Stick electrodes provide the chemical properties necessary for such applications, along with the low hydrogen levels needed to prevent issues like cracking. They also provide the appropriate mechanical properties for these jobs — most steel used for structural applications requires filler metals that offer 490Mpa of tensile strength. E4918 stick electrodes meet those specifications.
As with any part of the welding process, knowing the basics about E4918 low-hydrogen stick electrodes can help in understanding their operation, performance and resulting welds. We’ve put together some things that should be considered.
E4918 stick electrodes are a good choice for structural steel applications due to their smooth, stable and quiet arc, and their low spatter levels. These applications require careful attention to heat input and are typically on strict deadlines, so it’s important to have a filler metal that gives the welding operator good control over the arc and one that will minimize the need for post-weld clean-up, allowing better productivity.
These stick electrodes also offer good penetration (“medium penetration”) so welding operators who use the right technique can typically avoid weld defects like lack of fusion. They also offer good deposition rates, allowing welding operators to add more weld metal into the joint in a short amount of time. This characteristic is made possible because iron powder has been added to the coating of the stick electrode.
Manganese and silicon (which must be present in specific levels in all E4918 stick electrodes) also provide advantages. These elements work together as deoxidizers to help weld through certain levels of dirt, debris or mill scale that can be commonly found on structural steel applications.
E4918 stick electrodes also offer good arc starts and restarts, which help eliminate issues like porosity at the start or end of the weld. If restriking is allowed, it’s necessary to remove the silicon deposit that forms at the end of the stick electrode to initiate an arc again. Note, however, some welding codes or WPS procedures do not permit the restriking of stick electrodes. Always consult with the specifications for the job beforehand.
E4918 stick electrodes are designed to operate with power sources that provide an AC or a DC current.
During AC welding, the additional arc stabilizers and/or iron powder within the filler metal coating, makes it possible to maintain a stable arc, even when the power source cycles through the alternating currents (at up to 120 times per second). E4918 stick electrode welds may not be as smooth, because of the continuous changes in the direction of the current.
Alternatively, welding with a DC current can make controlling the arc easier and it can gain a more appealing weld bead because the direction of the current flow is constant.
To gain the best results, follow the manufacturer’s operating parameters recommendations for the given E4918 stick electrode diameter.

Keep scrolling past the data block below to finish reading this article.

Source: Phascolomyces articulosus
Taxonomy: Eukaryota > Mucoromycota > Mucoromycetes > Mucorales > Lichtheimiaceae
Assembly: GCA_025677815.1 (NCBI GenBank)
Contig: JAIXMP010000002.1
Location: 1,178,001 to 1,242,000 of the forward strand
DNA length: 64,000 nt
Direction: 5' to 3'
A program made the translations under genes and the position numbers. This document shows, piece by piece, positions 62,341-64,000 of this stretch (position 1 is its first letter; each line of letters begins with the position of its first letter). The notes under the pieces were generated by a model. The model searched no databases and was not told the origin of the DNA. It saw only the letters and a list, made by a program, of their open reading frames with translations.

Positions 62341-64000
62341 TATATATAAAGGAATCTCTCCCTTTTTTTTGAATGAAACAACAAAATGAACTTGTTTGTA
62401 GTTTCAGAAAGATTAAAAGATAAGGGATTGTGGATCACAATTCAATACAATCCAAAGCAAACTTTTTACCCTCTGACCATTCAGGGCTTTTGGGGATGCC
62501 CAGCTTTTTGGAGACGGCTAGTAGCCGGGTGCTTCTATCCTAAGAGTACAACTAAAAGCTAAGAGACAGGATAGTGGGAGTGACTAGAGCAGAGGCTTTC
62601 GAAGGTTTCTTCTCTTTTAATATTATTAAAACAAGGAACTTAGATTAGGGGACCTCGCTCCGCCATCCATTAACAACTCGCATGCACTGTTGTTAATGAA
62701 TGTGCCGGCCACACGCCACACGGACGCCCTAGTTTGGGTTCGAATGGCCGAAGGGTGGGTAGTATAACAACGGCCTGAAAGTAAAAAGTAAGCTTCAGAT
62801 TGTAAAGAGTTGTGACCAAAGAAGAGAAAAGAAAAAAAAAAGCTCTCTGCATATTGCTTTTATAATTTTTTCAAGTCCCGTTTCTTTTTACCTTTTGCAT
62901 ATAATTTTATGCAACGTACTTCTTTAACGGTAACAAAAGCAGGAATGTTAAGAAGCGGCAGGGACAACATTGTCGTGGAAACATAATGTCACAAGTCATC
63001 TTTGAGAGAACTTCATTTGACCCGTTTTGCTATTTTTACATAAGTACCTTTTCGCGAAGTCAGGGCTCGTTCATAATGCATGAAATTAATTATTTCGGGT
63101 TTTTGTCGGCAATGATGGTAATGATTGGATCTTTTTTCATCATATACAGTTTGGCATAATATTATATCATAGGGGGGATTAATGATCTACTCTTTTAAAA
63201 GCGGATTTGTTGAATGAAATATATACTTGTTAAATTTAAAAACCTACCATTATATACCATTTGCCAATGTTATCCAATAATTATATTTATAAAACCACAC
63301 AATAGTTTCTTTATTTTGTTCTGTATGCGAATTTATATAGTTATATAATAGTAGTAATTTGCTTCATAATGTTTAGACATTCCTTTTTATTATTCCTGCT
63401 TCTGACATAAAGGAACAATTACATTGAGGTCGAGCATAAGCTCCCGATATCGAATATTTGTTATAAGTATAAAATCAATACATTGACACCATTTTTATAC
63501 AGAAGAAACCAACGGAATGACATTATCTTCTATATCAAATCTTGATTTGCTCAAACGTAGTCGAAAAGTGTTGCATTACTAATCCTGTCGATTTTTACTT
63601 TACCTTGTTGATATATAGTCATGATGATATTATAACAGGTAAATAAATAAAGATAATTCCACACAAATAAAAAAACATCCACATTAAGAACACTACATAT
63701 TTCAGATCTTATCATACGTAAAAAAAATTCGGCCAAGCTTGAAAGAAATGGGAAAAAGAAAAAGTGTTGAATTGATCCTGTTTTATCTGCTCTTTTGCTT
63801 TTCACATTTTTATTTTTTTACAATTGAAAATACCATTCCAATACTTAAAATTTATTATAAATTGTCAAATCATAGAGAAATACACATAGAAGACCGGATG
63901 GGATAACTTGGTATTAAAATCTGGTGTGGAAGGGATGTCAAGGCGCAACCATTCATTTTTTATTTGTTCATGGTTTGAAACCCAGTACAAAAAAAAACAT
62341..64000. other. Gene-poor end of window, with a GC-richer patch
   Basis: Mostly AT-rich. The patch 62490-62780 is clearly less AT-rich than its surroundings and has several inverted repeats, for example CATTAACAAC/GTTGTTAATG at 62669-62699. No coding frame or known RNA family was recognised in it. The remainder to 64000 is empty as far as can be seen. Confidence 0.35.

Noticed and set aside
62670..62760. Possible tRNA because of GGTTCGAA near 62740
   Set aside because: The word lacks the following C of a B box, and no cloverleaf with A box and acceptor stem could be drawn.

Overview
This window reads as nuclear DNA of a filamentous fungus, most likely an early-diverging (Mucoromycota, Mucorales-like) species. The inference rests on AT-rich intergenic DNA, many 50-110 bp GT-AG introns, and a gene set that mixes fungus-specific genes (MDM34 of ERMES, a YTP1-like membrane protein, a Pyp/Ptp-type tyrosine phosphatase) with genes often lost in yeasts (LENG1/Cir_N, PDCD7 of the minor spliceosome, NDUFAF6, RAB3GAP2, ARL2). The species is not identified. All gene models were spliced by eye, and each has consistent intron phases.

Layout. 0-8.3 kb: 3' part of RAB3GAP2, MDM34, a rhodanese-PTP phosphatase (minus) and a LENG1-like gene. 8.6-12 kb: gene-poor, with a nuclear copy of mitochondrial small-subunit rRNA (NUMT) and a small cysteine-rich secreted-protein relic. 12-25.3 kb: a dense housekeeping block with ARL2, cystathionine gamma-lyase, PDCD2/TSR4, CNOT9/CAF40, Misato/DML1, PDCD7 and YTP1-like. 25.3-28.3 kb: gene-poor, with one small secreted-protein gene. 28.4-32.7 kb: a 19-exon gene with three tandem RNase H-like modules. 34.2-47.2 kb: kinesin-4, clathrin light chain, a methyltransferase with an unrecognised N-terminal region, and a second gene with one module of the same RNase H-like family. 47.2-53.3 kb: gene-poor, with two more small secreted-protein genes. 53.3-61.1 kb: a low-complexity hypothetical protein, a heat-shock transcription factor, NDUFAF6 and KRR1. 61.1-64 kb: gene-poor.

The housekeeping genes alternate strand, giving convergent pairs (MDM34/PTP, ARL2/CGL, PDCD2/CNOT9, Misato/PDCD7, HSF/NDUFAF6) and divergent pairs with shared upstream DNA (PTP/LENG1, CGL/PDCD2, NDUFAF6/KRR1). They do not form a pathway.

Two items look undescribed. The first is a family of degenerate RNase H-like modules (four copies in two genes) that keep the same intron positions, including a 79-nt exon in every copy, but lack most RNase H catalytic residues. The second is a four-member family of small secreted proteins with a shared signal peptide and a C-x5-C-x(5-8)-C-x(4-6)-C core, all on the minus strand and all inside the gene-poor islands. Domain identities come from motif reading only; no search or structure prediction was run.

For an E4918 stick electrode, maintain a good leading angle and “drag” the stick electrode along the weld joint. A 3 to 5-degree angle is ideal for vertical up welding, and employing a slight weaving technique works well in this position. In the flat and horizontal positions, maintain a tight arc length, ideally, keeping the stick electrode almost on top of the weld puddle. Doing so helps minimize the opportunity for porosity.
A good rule of thumb is to maintain a weld bead width approximately two and a half times the diameter of the core wire inside the stick electrode, for flat and horizontal welding applications. For vertical up welding, try to create a weld bead width around two and a half to three times the size of the core wire. Wider weld beads than these recommendations increase the potential for slag inclusions, which compromise the integrity of a structural weld.
Because of the low-hydrogen designation of E4918 stick electrodes it is important to protect from moisture damage, it is important to keep that package intact until the products are ready for use. Also keep the stick electrodes in a dry storage area.
Once opened, welding operators should handle the stick electrodes with clean, dry gloves. This will prevent dirt and debris from sticking to the products’ coating and eliminates the opportunity for moisture to be pickup from the welders’ hands. Once opened, stick electrodes need to be stored in an oven at the temperatures recommended by the filler metal manufacturer.
Certain job codes may dictate how long a stick electrode package can remain open on a jobsite and how often the product can be reconditioned in a holding oven — frequent reconditioning can degrade the outer coating and minimize the product’s shelf life. Always consult with the specifications and codes for the requirements on each job.
Date: May 18th, 2017